Savita Narasimhan and Jayashree Vaidyanathan were adept at bringing out the devotional aspect of the kritis.
Two vital aspects stood out in Savita Narasimhan’s recital. Her voice, that was refined, helped instil musical softness. She displayed expressional etiquette in handling the songs. These endowments took away the tonal tension.
In her programme, melody docked with aesthetics. Bowing to high fidelity, chaste music and superior sound quality indicated compatibility with her gentle temperament. These aspects ensured she served her best.
The raga vinyasa method emphasised the dormant beauty without exotic indulgences. Savita studiously avoided the frenzied route to impress, and this resulted in her concert being rated high both on perception of lofty ideals and articulation.
The fine-spun sancharas met sangeeta gnana capturing the subtle shades of the raga. It gave a good first impression of Savita’s capacity to visualise the soul of raga rakti. Even while negotiating sancharas in the tara sthayi, she put the comfort of her voice first to impart repose and create a warm ambience of peace and plenty. A karvai here, cadence there was all that took Savita to make the raga picture alluring and versatile.
Her voice consolidated the several factors that make sangita exquisite – melody, manodharma, aesthetics and nuances -- all leading her to sowkhyam. In every respect, she is a worthy successor to Bombay Jayasri.
In the kirtana segment, her interpretation was unprecedented in depth and vividness. ‘Narada Muni’ (Pantuvarali with a lucid alapana) set the concert on its course. ‘O Jagadamba’ (Ananda Bhairavi) is a song full of devotion and as she sang, Savita got a feel of its exertion.
The rakti raga Saveri was redolent with soothing shades. The kriti was ‘Etunammina.’ The peak of her performance was the Thodi ensemble – ‘Ne Morabettithe’ (an unfamiliar kriti of Tyagaraja) raga alapana and niraval – which was classy with smooth, pleasing vocalisation, savoury and interpretative finesse.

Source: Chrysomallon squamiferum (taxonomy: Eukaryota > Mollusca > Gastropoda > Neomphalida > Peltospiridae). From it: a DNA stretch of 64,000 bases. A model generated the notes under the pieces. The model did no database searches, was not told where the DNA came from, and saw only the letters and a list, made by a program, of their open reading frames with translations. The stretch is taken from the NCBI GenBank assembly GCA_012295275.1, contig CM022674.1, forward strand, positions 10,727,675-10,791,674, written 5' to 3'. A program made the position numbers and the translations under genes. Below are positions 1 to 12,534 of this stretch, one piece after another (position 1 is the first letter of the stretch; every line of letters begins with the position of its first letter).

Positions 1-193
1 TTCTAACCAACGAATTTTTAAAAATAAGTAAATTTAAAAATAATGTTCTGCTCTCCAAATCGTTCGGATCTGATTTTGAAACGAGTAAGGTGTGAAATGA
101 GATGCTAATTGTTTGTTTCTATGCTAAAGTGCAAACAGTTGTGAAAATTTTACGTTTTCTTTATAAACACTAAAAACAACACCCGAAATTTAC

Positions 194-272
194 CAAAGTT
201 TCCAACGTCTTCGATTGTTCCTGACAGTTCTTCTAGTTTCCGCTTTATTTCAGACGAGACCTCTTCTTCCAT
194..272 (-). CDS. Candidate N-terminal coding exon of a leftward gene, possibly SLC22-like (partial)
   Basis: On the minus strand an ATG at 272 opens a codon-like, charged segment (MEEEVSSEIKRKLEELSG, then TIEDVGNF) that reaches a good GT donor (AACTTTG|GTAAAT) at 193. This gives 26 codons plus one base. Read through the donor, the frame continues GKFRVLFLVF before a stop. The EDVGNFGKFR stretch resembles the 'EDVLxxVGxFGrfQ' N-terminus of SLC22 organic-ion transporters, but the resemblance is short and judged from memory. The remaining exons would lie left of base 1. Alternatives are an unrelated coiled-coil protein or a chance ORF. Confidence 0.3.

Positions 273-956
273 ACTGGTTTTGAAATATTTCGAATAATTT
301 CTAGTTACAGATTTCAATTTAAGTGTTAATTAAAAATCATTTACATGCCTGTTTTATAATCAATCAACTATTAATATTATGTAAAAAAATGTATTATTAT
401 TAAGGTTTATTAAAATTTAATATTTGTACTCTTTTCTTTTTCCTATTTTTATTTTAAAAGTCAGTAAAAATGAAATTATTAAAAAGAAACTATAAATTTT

The crowning pieces came at the end. Pattabhiramayair’s Javali ‘Nimatale Mayenura’ in Poorvikalyani and Muthuthandavar’s Khamas piece ‘Theruvil Varona.’ It was the ultimate in concert experience.
The compact form of ragas in the solo versions of violinist Ranjani Ramakrishnan was in keeping with the refinement of Savita. Her playing was marked by unparalleled ease and served to enhance the anubhava of rasikas.
B. Ganapathiraman (mridangam) and Adambakkam Shankar (ghatam) were aware of what pattern of percussive support would highlight their competence.
From start to finish, Jayashree Vaidyanathan maintained a uniform tempo, both in raga alapanas and kalapramana of kirtanas.
A clear understanding of the characteristics of the raga Malayamarutam was evident in her handling of it at the very beginning of the concert. In this and in the later elaboration of Abhogi and Simhendramadhyamam, there was no tendency to innovate for pleasure. They were essentially tradition-bound.
Jayashree chose kirtanas of great vaggeyakaras – Tyagaraja, Purandaradasa, Dikshitar and Swati Tirunal. Her style of presentation apart, the veneration she revealed in the interpretation of the songs was noteworthy. The sahityas of the kirtanas – ‘Manasa Etülo,’ ‘Sabhapathikku,’ ‘Maayuranatham’ (a Dikshitar composition in Dhanyasi) and ‘Rama Rama Guna Seema’ (Simhendramadhyamam of Swati Tirunal) – were clearly enunciated. The bhava was well aired by Jayashree.
The Simhendramadhyamam raga vinyasa was done towards the end. By then, Jayashree’s voice had gained sufficient warmth to combine madhyamakala and durita kala sancharas. This was a fulfilling presentation with innate artistic process coming to play.
Poorna Vaidyanathan provided violin accompaniment. Without being over zealous, her support was pertinent. Her solo versions of the ragas were economical but well focussed.
It was the energetic back-up by mridangam player Guru Raghavendra and ghatam player N. Rajaraman.